Civil Rights possibly violated during public school closing, attorney says

Watch: Civil Rights possibly violated during SCS closing

MEMPHIS, Tenn. — While students are out of school many of them are turning to laptops, iPads, and even assignment packets.

However, there are students who need individualized education programs also known as an IEP who need greater attention that sometimes lack the resources of these items.

Civil rights and education attorney Victor Jones said that in trying times like now distance learning is all school districts can depend on to make sure students stay on track.

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“It’s very complex. I am speaking as an attorney, but I used to be a school teacher myself, so I do understand issues when it comes to resources,” Jones said.

Students across the Mid-South are currently out of the classroom.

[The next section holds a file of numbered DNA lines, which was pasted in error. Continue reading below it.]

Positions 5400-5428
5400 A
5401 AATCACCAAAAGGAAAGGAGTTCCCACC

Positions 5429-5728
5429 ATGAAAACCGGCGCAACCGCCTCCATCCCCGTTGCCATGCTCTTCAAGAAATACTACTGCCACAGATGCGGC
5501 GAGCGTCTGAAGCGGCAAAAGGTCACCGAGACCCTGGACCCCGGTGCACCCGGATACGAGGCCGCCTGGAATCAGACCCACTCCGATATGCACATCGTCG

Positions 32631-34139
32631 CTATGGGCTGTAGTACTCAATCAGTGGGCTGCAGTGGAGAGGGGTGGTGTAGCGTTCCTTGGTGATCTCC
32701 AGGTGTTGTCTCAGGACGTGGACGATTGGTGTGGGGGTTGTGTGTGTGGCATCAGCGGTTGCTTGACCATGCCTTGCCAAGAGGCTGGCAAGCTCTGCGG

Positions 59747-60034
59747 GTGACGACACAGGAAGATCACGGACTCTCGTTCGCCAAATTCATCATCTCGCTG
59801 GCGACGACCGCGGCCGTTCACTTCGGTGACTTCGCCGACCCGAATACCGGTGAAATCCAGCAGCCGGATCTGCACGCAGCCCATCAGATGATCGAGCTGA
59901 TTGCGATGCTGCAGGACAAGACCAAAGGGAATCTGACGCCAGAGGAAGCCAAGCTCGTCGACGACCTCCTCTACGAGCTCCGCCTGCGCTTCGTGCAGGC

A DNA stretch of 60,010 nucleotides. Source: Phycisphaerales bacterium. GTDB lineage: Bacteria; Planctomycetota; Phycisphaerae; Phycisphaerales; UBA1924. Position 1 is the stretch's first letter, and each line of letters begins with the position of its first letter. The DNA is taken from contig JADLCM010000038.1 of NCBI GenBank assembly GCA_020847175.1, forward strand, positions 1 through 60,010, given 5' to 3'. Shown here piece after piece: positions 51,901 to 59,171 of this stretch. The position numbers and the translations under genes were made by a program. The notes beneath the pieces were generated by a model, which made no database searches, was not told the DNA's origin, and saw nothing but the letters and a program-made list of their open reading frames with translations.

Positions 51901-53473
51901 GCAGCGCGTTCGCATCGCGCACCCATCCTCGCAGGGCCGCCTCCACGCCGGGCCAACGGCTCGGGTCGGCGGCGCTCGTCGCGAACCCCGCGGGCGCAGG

Jones said for students with disabilities who have individualized education plans, or IEPs, he hopes parents are making sure students are receiving federally-mandated services.

“I remain concerned for that population of students if the current order by school districts that they are just going to remain indefinitely closed and they are not going to provide any form of distance learning,” Jones said.

According to the Tennessee Department of Education website, all school districts have access to providing lesson plans to students tailored to their necessary needs.

Jones said that if those services aren’t provided, that is very well when civil rights violations arise.

“And, to the extent, that those services cannot be provided right now during COVID19, as soon as COVID19 is over, whenever that is there has to be a plan in place to provide compensatory education services,” Jones said.

When it comes to making decisions for high school seniors Jones has seen many plans from districts that reserve the right to decide if the student passes or not.

He said that the same reserved right isn’t always fitting for other grades.

“For K-11 students who have to complete a set of criteria in order to advance to the next grade, in particular for students who have disabilities, they need to be provided with some form of instruction,” Jones said.